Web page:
Slack, the popular workplace collaboration and communication tool, debuted in public markets in a big way. Coming via an unconventional direct listing, the company’s share price closed 49 percent above the $26 reference price and 225 percent above its last private funding round ten months ago. Whether this performance is more attributable to the S&P reaching record highs, the appetite investors have shown for enterprise SaaS companies, or just the popular product that is Slack, one thing remains – Slack is now worth over $23 billion.
This event is important for two big reasons. First, direct listings reward employees and private market participants (both private investors and secondary market buyers) with something traditional IPOs don’t – no lockup period. Typically, shareholders are forced to wait for six months before they can sell their shares, the obvious risk being a decrease in share price at that time, either because of something company-specific or broader market movements. Slack shareholders had no such risk. That said, holders of the company’s may not choose to sell, but the option to do so could be highly valuable – something evident in the chart below. Based on the various prices paid for Slack shares over the years, selling today may have resulted in realizing significant gains.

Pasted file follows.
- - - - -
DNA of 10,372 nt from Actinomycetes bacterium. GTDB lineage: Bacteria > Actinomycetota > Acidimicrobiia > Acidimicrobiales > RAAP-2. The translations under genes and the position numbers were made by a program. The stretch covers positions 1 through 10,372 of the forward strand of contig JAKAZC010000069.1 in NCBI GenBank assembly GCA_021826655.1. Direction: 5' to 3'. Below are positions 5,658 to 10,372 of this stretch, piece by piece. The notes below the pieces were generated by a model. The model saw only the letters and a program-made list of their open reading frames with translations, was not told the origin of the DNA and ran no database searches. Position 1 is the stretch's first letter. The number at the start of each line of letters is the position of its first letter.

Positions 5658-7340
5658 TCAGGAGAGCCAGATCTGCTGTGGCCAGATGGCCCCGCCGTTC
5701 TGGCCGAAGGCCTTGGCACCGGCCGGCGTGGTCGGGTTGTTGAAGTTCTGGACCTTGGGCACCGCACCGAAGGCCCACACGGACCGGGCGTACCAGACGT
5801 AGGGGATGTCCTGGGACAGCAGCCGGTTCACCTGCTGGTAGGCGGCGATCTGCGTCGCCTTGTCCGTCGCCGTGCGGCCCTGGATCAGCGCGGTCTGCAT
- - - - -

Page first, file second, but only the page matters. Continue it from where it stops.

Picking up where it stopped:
The second reason worth noting is what Slack’s performance today could mean for other unicorns considering a direct listing, including home-sharing giant Airbnb. While we’re still in the early stages, the limited volatility and general success seen today makes a strong case for the viability of direct listings. It’s important to remember that this type of public offering wouldn’t work for every company, but for those with the requisite characteristics, Slack and Spotify have shown it is certainly something to consider.
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